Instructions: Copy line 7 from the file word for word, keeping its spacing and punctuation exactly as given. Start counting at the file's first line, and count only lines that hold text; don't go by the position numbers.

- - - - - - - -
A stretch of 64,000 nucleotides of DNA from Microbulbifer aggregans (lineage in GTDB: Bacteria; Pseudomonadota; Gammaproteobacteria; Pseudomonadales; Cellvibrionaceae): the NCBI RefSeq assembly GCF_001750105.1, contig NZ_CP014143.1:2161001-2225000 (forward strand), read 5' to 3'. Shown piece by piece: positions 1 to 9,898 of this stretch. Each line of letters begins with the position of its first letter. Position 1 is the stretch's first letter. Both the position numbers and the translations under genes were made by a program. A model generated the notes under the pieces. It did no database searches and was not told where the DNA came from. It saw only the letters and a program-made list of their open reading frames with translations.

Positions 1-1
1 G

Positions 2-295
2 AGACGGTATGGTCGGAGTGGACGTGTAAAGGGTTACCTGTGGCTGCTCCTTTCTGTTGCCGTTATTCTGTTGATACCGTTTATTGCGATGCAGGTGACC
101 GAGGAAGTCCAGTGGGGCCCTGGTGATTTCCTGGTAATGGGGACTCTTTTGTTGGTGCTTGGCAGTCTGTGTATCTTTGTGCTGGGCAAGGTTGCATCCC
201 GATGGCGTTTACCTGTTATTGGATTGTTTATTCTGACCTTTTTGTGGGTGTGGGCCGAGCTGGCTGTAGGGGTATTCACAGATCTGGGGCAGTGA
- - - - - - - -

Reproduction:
201 GATGGCGTTTACCTGTTATTGGATTGTTTATTCTGACCTTTTTGTGGGTGTGGGCCGAGCTGGCTGTAGGGGTATTCACAGATCTGGGGCAGTGA